Santa Claus is coming to Town!Publish Date: Wed 19th Dec 2018
George Robinson could give the real Father Christmas a run for his money
A member of Redcar and Cleveland Circle, George has been raising cash for charity and delighting children for years in his role as Santa Claus.
The statistics are mind-boggling. Since he donned the big red suit back in 1997, George has seen 50,285 children, racked up 15,896 miles in his ‘sleigh’ and, since 2004 when his charitable endeavours began, raised an amazing £30,050. George, aged 71, tells Catena how it all began. “When I first started it in 1997 it was for the company that I worked for. I said yes, I’ll be your Santa Claus, because
I had the right figure anyway, but I will grow my beard. I only started to grow it about four weeks beforehand so it wasn’t that good but it was good enough. I saw 60 children that year at one party. He continues: “I did it for my company for a couple of years and then other people found out about it and asked me to do it for them. I didn’t charge anybody to start with, but in 2004 I started to charge them for children’s charities. Between 2004 and last year, I raised £30,050. It’s for a different charity every year but it’s always a children’s charity.” George takes his Santa responsibilities seriously. He prepares by growing his hair from April and not shaving after 1 August. No fake beard and wig for this Santa then: “It’s all me, it’s the real deal.” A former engineer, George’s attention to detail means that he has kept records of all his Santa duties, hence the staggering stats mentioned earlier. And, like the actual Father Christmas, he has travelled a lot. “I’ve been to schools all over, including in Cheshire, Durham and Sunderland, although I have mainly been to local schools in Cleveland.”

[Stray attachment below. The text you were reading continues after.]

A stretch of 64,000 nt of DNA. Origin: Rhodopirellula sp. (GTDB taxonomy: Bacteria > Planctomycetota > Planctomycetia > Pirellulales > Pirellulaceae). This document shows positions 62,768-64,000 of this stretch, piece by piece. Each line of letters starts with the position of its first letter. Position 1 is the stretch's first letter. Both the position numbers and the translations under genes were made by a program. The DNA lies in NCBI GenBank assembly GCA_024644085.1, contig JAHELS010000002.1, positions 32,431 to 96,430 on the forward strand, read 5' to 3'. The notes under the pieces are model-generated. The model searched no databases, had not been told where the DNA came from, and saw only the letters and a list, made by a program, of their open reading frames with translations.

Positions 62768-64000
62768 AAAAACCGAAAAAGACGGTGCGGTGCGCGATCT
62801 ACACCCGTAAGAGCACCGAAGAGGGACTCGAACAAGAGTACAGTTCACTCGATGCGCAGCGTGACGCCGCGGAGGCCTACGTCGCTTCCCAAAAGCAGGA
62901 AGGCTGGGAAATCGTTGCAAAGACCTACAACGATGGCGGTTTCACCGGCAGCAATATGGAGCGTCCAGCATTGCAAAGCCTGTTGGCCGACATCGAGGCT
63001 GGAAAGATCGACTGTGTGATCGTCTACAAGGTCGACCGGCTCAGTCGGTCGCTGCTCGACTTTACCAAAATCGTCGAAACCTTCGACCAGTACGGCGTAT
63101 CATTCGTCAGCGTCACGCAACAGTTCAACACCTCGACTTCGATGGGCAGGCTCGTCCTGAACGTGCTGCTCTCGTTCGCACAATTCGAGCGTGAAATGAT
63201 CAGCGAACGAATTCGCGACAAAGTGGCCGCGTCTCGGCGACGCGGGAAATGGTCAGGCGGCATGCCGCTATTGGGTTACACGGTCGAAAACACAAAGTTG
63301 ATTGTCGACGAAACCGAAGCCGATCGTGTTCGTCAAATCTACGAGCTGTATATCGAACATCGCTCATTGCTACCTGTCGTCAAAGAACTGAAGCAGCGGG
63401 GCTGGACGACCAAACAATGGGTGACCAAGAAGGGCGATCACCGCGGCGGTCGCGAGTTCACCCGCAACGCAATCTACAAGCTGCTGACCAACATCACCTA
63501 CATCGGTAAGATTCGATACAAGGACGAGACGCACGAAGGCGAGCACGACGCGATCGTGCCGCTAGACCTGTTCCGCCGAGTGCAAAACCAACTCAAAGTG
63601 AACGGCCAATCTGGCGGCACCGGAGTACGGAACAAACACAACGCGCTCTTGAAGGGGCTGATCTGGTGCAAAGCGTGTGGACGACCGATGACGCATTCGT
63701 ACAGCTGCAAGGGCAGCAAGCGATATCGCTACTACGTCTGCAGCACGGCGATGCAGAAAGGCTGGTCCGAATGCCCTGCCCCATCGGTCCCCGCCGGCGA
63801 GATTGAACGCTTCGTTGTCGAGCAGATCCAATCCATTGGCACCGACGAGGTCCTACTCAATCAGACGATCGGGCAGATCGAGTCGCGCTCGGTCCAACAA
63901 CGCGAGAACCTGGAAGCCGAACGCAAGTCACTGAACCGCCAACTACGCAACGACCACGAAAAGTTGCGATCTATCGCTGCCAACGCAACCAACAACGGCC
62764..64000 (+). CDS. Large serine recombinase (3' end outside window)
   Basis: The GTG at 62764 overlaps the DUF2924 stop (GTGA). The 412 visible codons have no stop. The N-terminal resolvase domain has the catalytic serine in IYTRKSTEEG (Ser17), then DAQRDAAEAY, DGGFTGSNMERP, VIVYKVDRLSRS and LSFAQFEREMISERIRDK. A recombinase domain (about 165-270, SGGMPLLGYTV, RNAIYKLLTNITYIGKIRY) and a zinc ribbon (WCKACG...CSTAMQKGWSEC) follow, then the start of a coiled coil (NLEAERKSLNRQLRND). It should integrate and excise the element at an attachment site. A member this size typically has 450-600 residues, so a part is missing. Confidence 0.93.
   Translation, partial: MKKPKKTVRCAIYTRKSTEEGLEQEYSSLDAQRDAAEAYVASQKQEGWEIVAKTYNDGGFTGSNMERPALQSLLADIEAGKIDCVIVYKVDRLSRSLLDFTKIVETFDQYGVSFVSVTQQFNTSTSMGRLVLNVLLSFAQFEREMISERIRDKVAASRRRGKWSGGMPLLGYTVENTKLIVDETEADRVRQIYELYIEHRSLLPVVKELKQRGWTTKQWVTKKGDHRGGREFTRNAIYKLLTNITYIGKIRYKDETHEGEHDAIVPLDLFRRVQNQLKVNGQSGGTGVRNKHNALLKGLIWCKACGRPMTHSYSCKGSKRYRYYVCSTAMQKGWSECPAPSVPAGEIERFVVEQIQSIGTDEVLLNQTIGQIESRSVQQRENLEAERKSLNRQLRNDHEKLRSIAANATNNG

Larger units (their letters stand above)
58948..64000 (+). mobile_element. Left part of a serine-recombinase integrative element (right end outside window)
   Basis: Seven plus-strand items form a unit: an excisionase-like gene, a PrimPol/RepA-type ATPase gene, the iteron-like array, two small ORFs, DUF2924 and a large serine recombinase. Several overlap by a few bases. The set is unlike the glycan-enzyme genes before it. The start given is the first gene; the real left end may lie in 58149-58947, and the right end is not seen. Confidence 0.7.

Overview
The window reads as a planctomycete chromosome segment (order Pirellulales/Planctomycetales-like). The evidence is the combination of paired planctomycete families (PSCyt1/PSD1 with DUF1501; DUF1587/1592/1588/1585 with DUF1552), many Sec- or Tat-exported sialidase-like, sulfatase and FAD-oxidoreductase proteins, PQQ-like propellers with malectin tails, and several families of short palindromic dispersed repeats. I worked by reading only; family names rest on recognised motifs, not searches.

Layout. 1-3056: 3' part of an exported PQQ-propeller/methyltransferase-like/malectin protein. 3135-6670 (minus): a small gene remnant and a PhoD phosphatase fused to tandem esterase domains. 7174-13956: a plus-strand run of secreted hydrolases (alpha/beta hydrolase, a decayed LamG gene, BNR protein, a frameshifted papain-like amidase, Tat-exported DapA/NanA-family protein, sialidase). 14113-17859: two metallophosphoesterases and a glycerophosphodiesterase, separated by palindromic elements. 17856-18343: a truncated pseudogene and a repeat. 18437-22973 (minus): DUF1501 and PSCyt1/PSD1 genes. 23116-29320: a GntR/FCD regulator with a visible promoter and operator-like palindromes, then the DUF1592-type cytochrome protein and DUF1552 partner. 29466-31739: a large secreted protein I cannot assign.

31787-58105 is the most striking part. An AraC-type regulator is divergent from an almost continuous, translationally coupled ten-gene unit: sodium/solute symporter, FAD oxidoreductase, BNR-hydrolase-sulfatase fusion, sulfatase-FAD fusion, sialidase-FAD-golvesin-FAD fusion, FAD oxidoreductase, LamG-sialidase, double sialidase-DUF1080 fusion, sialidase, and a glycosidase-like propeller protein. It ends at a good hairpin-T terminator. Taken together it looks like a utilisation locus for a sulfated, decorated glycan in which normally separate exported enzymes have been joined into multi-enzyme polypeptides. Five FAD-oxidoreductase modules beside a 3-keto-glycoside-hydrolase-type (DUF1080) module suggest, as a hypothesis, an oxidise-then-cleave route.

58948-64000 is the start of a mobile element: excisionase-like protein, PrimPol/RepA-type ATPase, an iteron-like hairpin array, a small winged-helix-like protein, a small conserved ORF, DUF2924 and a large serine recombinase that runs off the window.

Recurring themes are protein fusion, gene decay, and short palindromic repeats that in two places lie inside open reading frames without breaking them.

It’s easy to imagine the delight on little ones’ faces when George walks into the room dressed as Santa. “If they’re in nursery then we just have a good time. If they’re a little bit older, I might just go into the class and let them ask me some questions and move on from there.” And the reaction from the children? “Awe. They’re in awe of me.” Needless to say, the joy is reciprocated. “Just seeing the kids’ faces is the best thing.” Since 1997, George has attended 788 parties. Now he’s older, he is starting to wind down. “This year’s not so bad because I’m getting to a stage where I’m thinking of packing it in and letting my son Jason take over. He lets his hair grow slightly, lets his beard grow, then dyes his hair and beard blond, whereas mine is a natural grey.” George’s wife, Maureen, has supported him throughout his years as Father Christmas (“It gives her a couple of hours freedom when I’m out.”), as has his family of two sons, two daughters and seven grandchildren. George, who has been a Catenian since 1978, president on four occasions and provincial chamberlain, was recently honoured for his work with the St Vincent de Paul Society, receiving the Benemerenti medal. While he is modest about his achievement (“I basically do what everybody else does for the St Vincent de Paul.”), his commitment to the society is impressive: roles have included conference president, conference secretary, district council president, district council treasurer, and central council president. As far as being a Catenian is concerned, George most enjoys the fellowship offered by the association. “The great thing is just sitting talking to the guys and their wives.”